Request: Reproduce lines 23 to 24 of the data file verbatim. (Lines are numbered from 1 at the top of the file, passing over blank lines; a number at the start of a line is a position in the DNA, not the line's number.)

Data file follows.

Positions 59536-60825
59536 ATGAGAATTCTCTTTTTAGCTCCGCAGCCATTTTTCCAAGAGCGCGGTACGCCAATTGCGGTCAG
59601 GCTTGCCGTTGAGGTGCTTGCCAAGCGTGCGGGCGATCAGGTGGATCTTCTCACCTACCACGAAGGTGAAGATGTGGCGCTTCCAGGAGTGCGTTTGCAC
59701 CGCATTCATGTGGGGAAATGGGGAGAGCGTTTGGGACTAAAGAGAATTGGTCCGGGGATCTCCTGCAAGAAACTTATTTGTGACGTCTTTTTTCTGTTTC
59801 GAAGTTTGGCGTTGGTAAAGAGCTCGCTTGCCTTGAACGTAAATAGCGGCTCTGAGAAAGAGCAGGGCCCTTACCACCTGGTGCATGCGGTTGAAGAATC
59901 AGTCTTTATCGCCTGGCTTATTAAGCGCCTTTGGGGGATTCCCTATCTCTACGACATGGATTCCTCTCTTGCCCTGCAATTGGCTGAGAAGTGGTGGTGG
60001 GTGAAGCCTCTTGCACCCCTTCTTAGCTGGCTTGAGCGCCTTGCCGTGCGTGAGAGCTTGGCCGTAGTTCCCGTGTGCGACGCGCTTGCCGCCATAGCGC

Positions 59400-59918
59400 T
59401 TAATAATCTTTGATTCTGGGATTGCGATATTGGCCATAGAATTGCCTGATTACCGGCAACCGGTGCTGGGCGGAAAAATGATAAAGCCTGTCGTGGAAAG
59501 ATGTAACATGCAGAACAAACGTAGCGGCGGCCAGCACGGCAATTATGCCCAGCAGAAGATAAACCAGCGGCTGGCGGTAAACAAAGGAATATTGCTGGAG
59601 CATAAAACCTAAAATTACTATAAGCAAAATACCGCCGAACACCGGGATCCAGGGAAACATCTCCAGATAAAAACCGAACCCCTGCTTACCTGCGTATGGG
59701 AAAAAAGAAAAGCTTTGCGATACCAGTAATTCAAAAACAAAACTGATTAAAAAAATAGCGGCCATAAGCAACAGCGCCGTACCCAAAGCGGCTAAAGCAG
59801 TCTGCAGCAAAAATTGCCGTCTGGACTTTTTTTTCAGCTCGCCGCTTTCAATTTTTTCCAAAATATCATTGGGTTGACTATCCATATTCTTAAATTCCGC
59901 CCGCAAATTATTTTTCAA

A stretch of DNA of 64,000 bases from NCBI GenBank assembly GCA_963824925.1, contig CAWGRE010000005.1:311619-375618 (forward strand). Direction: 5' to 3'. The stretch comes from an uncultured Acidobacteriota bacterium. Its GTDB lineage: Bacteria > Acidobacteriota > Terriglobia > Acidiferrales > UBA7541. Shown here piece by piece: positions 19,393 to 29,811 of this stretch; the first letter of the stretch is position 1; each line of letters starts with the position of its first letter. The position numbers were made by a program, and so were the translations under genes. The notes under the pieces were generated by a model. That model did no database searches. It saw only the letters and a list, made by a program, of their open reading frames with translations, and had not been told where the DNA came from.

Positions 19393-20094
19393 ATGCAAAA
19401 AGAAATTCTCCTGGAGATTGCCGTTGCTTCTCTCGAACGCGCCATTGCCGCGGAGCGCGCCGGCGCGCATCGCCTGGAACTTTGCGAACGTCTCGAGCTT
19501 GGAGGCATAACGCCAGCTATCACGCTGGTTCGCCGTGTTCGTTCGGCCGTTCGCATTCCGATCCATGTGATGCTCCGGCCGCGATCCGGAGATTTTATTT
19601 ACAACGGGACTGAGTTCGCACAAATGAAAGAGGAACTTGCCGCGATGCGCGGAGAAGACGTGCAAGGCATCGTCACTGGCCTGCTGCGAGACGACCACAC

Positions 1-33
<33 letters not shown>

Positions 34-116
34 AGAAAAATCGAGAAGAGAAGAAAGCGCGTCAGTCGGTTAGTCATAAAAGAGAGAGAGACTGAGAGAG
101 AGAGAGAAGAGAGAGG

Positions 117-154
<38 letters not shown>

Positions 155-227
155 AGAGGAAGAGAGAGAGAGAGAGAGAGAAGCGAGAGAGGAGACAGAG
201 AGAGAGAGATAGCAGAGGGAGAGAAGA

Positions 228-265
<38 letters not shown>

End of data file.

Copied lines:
<33 letters not shown>

Positions 34-116